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The Obama administration received a substantial amount of good news last month.
his blog previously ran on Managed Healthcare Executive.
The Obama administration received a substantial amount of good news last month. Not only did 8 million individuals enroll in qualified health plans, millions more joined Medicaid or obtained coverage through private markets.
Additionally, health reform will cost $100 billion less than anticipated, according to the Congressional Budget Office (CBO). Over the next decade, lower-than-predicted premiums will translate into smaller subsidies. Exchange plans utilized narrow provider networks and tight cost management strategies to keep rates down, and CBO expects those trends to continue.?Furthermore, the Centers for Medicare and Medicaid Services (CMS) disclosed a notable drop in Medicare spending, a trend that reflects a slowdown in healthcare spending overall.
These developments provided an opportunity for Health and Human Services (HHS) Secretary Kathleen Sebelius to exit from the health reform spotlight, a move that had been on hold for months. With the program now functioning and costs under control, Sebelius was able to leave Washington in an environment that may support Senate confirmation of her successor, Office of Management and Budget Director Sylvia Mathews Burwell.
While these successes may quiet some of the heated anti-“Obamacare” rhetoric, the new HHS chief will face multiple challenges in engineering a smoother enrollment process for year two of health reform.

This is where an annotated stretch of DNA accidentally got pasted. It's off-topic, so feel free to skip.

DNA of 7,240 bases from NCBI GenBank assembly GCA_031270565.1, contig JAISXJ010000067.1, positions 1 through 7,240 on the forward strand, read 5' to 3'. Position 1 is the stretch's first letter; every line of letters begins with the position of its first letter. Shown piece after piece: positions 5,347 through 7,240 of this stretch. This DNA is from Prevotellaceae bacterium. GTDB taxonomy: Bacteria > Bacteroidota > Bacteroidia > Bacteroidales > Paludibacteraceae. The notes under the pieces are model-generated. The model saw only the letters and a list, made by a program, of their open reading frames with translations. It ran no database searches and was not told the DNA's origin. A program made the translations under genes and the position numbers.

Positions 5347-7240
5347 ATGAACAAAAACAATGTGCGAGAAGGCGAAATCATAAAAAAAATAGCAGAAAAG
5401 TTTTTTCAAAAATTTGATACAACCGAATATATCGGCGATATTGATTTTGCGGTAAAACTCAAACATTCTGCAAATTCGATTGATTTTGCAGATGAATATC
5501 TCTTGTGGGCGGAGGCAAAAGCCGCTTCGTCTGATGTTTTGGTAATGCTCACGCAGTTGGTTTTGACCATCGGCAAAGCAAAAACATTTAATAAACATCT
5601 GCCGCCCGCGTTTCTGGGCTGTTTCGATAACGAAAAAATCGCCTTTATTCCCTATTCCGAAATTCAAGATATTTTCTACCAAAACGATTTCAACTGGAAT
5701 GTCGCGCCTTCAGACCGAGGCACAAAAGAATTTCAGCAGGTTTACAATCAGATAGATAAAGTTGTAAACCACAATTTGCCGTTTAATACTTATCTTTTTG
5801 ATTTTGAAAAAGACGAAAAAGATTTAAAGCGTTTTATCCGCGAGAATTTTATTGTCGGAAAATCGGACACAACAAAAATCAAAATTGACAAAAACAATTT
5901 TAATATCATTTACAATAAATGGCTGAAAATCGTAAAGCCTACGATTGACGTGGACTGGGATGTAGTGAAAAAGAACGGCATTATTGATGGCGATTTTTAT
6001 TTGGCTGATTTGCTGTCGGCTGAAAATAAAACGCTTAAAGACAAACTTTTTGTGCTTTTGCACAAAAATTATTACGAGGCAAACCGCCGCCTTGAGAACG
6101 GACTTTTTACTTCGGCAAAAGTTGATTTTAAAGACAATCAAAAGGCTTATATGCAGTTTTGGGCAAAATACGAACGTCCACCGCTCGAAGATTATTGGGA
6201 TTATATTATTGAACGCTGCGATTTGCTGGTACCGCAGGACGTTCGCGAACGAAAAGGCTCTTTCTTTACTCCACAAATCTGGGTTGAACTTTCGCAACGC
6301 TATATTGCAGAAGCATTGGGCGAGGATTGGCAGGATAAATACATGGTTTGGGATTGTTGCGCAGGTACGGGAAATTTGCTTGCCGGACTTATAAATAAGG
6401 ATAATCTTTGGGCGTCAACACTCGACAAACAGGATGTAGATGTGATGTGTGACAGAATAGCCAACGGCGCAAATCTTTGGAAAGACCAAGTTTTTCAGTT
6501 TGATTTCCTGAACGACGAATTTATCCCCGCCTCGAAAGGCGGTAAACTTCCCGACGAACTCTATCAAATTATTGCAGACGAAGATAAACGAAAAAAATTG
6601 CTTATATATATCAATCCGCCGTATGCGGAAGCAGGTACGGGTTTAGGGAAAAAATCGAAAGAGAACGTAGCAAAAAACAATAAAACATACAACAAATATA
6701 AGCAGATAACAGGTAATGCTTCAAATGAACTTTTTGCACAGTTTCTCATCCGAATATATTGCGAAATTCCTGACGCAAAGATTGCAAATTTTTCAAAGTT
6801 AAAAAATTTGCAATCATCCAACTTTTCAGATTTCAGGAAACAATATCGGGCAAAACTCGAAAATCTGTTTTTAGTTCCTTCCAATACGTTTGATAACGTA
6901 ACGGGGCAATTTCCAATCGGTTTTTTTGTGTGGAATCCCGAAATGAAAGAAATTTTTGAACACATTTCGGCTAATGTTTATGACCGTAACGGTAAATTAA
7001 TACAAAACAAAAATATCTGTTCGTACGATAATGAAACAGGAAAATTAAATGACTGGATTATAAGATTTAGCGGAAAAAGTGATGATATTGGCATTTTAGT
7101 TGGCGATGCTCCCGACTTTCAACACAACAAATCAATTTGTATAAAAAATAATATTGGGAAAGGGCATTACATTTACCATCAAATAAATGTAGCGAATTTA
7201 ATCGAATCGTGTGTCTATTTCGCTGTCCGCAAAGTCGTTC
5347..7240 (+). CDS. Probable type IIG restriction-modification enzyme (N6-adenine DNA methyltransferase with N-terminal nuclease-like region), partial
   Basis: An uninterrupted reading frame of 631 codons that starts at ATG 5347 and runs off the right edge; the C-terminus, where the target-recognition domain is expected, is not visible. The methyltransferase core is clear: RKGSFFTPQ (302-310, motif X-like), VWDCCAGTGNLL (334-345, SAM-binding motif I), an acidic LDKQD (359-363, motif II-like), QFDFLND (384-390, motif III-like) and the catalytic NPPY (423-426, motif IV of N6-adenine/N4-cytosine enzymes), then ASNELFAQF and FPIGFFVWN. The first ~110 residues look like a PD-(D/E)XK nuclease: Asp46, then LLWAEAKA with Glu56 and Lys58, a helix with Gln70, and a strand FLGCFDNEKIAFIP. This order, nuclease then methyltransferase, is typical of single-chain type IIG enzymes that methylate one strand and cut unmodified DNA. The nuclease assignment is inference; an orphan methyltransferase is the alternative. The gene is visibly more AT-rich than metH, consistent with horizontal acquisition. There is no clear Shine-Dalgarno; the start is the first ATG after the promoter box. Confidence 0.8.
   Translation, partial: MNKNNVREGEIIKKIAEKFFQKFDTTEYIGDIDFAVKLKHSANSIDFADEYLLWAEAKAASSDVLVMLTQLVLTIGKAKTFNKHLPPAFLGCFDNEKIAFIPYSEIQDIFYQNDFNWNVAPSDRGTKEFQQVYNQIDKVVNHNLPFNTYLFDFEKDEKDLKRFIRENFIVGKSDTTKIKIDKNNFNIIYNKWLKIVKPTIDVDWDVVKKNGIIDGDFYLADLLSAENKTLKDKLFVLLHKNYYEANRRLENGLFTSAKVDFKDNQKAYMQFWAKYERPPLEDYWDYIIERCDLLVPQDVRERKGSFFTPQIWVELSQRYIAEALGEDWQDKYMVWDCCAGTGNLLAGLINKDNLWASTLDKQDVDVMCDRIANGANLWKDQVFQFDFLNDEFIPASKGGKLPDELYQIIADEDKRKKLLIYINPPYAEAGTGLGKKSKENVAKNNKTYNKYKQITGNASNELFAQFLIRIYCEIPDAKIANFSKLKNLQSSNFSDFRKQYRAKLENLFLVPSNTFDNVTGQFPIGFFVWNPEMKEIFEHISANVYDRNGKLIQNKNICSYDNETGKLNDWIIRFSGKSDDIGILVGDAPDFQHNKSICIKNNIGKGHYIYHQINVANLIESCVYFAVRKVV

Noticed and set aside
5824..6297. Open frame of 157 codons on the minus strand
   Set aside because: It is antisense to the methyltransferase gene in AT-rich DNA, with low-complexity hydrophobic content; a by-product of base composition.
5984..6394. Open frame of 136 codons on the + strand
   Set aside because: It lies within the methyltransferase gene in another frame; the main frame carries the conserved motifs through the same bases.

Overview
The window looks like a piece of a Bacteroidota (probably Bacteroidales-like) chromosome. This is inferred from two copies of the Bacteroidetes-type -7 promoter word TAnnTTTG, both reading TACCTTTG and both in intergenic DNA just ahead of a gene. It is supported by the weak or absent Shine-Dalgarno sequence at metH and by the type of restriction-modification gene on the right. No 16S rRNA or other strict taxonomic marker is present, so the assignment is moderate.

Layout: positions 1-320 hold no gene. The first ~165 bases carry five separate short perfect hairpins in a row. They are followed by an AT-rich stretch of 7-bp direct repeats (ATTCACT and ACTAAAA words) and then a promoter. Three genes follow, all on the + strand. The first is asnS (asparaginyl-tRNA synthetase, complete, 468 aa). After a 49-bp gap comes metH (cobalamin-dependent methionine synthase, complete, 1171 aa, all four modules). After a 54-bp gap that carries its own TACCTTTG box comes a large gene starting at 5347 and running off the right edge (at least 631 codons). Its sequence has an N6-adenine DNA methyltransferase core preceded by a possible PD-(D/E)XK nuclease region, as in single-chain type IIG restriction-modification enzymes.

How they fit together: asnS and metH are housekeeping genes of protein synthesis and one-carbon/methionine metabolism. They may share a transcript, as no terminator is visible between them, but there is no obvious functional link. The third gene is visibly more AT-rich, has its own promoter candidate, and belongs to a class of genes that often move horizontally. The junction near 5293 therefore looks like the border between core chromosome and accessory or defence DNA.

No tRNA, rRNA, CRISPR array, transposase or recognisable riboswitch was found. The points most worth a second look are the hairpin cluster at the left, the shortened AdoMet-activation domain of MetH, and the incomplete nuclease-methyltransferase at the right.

The late surge in enrollment-more than 2 million people signed up after March 15-creates problems in calculating costs and risks that will shape rates and benefits for the coming year. Open enrollment for 2015 begins Nov. 15, 2014, and the delay will give insurers and regulators time to assess millions of new beneficiaries.
Stakeholders also have to digest a host of new rules issued by CMS in March. There are revised policies on provider network adequacy and medical loss ratio calculations. Consumers gained added support for navigators and stronger requirements for how plans communicate changes, while insurers face a number of changes in how CMS calculates risk corridors and reinsurance.
A key issue for all parties is how much rates will rise for 2015. Some insurers have predicted double-digit increases-or more-but the late addition of more younger, healthier individuals may revise those projections. Plans are looking hard at early utilization figures and medical spend numbers in calculating premiums, cost-sharing and benefits for next year. Insurers also want to see how many new enrollees actually pay their bills.
It’s also unclear whether mandates and penalties will compel more of the uninsured to sign up next year. Even though individual penalties are very low, they may spur action, meanwhile implementation of the business mandate could make a difference in enrollment numbers.
Also important is whether more states will set up their own exchanges. Positive experiences in a number of state exchanges could inspire interest from governors who object to federal interference. Likewise, implementation disasters from 2014 have provided states useful guidance on what to avoid.
Consumer advocates are looking at evidence indicating plan discrimination, excessive out-of-pocket costs, limited benefits and appeals processes. While there is pressure on HHS to add low-cost, bare-bones plans with higher deductibles, such a move raises the risk of skewing the risk pool.